THE BACKGROUND: Fiat SpA and Chrysler Group, which merged earlier this month, announced Wednesday that their new company will be called Fiat Chrysler Automobiles NV, or FCA. They eventually plan to release one earnings statement in U.S. dollars, but on Wednesday they reported separate fourth quarter and full year earnings.
FIAT: Fiat posted full-year net income of 2 billion euros ($2.7 billion) in 2013, more than double its earnings from the prior year. Without special items, including a 1.5 billion euro ($2.0 billion) gain from deferred tax assets, Fiat earned 943 million euros ($1.29 billion). It would have lost 911 million euros ($1.25 billion) without profits from Chrysler. Revenue rose 3 percent to 87 billion euros ($119 billion). Worldwide vehicle shipments grew 3 percent to 4.4 million. In the fourth quarter, Fiat's net income was 1.3 billion euros ($1.8 billion), up from 224 million euros ($306 million) a year ago. But excluding a tax credit, net income was 252 million euros ($344 million). Without Chrysler, Fiat would have lost 235 million euros ($321 million) in the quarter. Fourth quarter revenue rose 10 percent to 24 billion euros ($32.8 billion). Worldwide shipments rose 8 percent to 1.2 million.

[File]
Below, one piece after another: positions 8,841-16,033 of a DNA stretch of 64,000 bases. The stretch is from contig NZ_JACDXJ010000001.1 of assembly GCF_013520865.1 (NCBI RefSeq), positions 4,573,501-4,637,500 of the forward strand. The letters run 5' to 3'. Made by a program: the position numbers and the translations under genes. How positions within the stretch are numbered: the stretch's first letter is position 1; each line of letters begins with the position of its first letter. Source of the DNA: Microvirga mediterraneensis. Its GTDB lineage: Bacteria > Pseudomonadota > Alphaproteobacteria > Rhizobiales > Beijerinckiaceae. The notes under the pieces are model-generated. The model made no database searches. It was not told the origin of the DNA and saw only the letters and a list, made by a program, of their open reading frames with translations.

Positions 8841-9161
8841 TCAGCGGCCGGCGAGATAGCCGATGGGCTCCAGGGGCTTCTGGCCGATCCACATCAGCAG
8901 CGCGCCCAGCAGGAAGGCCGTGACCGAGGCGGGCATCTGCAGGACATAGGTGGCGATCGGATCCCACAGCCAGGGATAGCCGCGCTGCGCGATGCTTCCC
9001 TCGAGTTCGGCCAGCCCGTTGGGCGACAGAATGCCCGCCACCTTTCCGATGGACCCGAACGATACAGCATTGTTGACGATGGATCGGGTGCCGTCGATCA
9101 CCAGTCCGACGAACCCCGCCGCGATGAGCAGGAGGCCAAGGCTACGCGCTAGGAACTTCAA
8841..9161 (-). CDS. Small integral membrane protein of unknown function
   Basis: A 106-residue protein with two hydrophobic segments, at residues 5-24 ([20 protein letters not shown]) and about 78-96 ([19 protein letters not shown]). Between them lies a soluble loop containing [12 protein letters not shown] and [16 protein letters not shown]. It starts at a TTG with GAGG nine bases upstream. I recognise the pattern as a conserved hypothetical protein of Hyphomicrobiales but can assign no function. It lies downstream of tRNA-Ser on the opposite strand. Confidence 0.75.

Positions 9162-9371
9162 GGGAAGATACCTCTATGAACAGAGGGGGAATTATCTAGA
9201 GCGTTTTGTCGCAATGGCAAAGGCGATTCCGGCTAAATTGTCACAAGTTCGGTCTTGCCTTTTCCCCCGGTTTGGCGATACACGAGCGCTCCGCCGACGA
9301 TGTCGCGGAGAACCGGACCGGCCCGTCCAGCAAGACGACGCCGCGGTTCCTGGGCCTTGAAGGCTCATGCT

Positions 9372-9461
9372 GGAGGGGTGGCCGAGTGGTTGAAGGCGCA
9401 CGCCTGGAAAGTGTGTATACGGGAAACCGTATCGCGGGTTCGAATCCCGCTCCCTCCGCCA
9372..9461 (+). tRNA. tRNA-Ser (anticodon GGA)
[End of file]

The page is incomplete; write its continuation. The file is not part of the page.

CHRYSLER: For the full year, Chrysler's net income was $2.8 billion, its best performance since leaving bankruptcy in 2009. Without one-time items, including a tax credit, the company earned $1.8 billion. Revenue increased 10 percent to $72.1 billion. Worldwide shipments rose 6 percent to 2.6 million. In the fourth quarter, Chrysler's net income was $1.6 billion, or $659 million without a tax benefit and other one-time items. Revenue increased 24 percent to $21.1 billion. Worldwide shipments were up 20 percent to 736,000.
GUIDANCE: Fiat expects its full-year net income to fall this year to between 600 million euros and 800 million euros, with revenue rising to around 93 billion euros. Chrysler expects its net income to fall to between $2.3 billion and $2.5 billion, with revenue rising to around $80 billion.